When we looked back we remember that ours isn’t the first generation of young people to experience despondency. The generation of 1914-18 was marked by the trauma of world war. The following generation grew up during the Great Depression and was soon struck down by a global war more terrifying and bloody than the one their parents survived. Children of the 1950s learned to duck and cover, in the event of a nuclear attack that many believed was inevitable.

We could dig further back into history and look to the time of the Exodus or to the age of exile in Babylon. What were those people living through?  How did they feel? And where did they place their hope?

Of the Israelites enslaved in Egypt for 400 years, 

“During that long period, the king of Egypt died. The Israelites groaned in their slavery and cried out, and their cry for help because of their slavery went up to God.  God heard their groaning and he remembered his covenant with Abraham, with Isaac and with Jacob. So God looked on the Israelites and was concerned about them.”

Of the people living in exile for 70 years, 

“They say, ‘Our bones are dried up and our hope is gone; we are cut off.’” (Ezekiel 37:11)

Millennials are not the first generation to face enormous life changing obstacles and they won’t be last. This is not to dismiss Climate Change. My purpose here is not to contest the science for I am no expert in this area. I have no reason to doubt the research being conducted by so many and where there is broad consensus. Indeed the issue fits neatly with a biblical understanding of the world and of the human capacity to care for and to abuse the creation in which we live. 

Are we reaping the fruit of generations of greed and selfishness? Probably. We are also reaping the benefits of generations of ingenuity and progress. I can almost hear Charles Dickens penning those famous words, 

“It was the best of times, it was the worst of times, it was the age of wisdom, it was the age of foolishness, it was the epoch of belief, it was the epoch of incredulity.”

In some respects, we are living in the best of days. Our standard of living has never been higher. Our children have more opportunities and experiences open to them than could have been imagined 20 years ago. In many areas, life has never been better, but the rhetoric of doom is drowning out much else.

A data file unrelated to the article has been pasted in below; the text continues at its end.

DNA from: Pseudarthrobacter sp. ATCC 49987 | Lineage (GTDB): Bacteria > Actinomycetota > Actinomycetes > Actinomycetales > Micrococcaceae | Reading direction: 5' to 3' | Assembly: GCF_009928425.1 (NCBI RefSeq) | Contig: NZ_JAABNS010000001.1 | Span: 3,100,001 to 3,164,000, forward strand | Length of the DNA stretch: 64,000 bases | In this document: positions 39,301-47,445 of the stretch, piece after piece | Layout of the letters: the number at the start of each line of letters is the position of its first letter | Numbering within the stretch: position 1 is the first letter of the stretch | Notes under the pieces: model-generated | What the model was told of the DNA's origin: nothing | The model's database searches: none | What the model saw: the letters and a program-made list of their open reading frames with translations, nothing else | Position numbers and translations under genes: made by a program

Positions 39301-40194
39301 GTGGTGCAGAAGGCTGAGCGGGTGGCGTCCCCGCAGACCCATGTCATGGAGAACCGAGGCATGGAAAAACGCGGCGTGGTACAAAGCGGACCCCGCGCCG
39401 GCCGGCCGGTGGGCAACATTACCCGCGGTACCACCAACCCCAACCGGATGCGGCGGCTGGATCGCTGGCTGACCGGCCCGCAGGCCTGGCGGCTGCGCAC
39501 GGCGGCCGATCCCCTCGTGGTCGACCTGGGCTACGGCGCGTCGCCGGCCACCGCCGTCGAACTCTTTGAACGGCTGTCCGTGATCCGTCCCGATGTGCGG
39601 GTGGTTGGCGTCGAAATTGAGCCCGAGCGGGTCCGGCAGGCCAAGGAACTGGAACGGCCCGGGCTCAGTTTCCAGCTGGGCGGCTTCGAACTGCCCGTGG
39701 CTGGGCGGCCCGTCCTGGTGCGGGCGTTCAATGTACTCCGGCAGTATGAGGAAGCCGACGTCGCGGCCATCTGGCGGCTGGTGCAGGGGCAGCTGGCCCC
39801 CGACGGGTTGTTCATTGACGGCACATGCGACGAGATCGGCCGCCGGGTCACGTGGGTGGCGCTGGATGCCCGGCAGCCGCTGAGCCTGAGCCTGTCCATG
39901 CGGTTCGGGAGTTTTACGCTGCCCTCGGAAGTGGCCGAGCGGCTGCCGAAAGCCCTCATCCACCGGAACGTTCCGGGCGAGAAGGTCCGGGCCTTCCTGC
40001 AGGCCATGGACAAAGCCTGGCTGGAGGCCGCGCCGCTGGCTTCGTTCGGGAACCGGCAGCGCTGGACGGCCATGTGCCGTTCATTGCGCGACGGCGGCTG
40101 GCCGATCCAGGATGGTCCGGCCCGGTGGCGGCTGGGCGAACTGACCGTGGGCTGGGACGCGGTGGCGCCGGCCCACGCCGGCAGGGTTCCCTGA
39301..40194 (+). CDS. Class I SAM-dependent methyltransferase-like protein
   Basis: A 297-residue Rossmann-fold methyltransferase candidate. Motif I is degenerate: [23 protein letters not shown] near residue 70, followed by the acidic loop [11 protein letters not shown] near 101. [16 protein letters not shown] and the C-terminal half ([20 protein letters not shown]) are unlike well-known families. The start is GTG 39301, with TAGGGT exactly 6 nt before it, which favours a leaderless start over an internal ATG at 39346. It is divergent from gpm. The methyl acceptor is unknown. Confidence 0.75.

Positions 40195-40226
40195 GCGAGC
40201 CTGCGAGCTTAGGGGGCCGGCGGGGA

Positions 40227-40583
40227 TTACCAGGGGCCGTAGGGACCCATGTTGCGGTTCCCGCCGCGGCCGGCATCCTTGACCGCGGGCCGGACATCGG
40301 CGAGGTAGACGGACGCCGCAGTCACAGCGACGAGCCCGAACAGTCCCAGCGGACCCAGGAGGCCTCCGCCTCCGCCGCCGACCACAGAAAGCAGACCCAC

Call me a heretic but Climate change isn’t the existential threat facing the planet and humanity. It is a symptom of an ancient problem that we have afforded to ignore for far too long. If there is no God, why should we ultimately concern ourselves with altruism? Why bother with protecting the environment for future generations if purpose is found in the individual and defined by personal satisfaction? The fact that we understand that there are moral boundaries and that the future does matter, is not an argument against Divine purpose but the only rational explanation for having such concerns. How we behave toward one another and how we use the planet is important because this isn’t a meaningless existence. 

“He has made everything beautiful in its time. He has also set eternity in the human heart; yet no one can fathom what God has done from beginning to end.” (Ecclesiastes 3:11)

 There has been a cosmological battle taking place for millennia, and it is ultimately against the Creator, not the creation. The ancient mandate to care for the world remains, but the growing call to save and redeem the world is not one within our purview. Those who believe we can save the planet have far too high regard for human capability and moral will. I’m not saying, don’t bother reducing carbon omissions and forget about investing in renewable energy; far from it. The house I live in won’t stand forever but it doesn’t mean I neglect the building. I neither wreck the house nor place all my energy and hopes in the house. I’m just pointing out the fact that people putting their ultimate hope in other people will always disappoint in the end. The role of global saviour is too big a job. You see, I don’t believe things are as bad as we suggest they are; despite even the good around us the reality is far more perilous. 

At least in the West, millennials are following their parents lead and ditching Christianity in favour of either vague and undefinable spirituality or choosing a-theism and an irrational universe. I reckon this pursuit is partly responsible for hopelessness that is weaving itself through our communities. It is time to revisit the person of Jesus Christ. Indeed, for most Australians, it is to visit Him for the very first time. The Gospel of Matthew declares, 

“In his name the nations will put their hope.” (Matt 12:21)

And this, 

 “And again, Isaiah says,

“The Root of Jesse will spring up,
one who will arise to rule over the nations;
in him the Gentiles will hope.”

” May the God of hope fill you with all joy and peace as you trust in him, so that you may overflow with hope by the power of the Holy Spirit.” (Romans 15:12-13)

Here are words of profound hope. Here is a person in whom we can rest our hope. Jesus wasn’t a virtual signaller. He came into a hostile world and to a people without hope. He demonstrated his Divinity in the most powerful and loving ways. He chose to take a road to crucifixion. He was raised to life on the third day. He has ascended to heaven. He will hold the nations to account. He will hold all of us to account. He brings hope and healing, peace and reconciliation. Some Churches have done a great job at confusing and even betraying these things, but the message stands the test of time. Indeed there are millions of millennials turning to the Gospel all over the world today and discover the kind of hope they need and cannot find in anything else.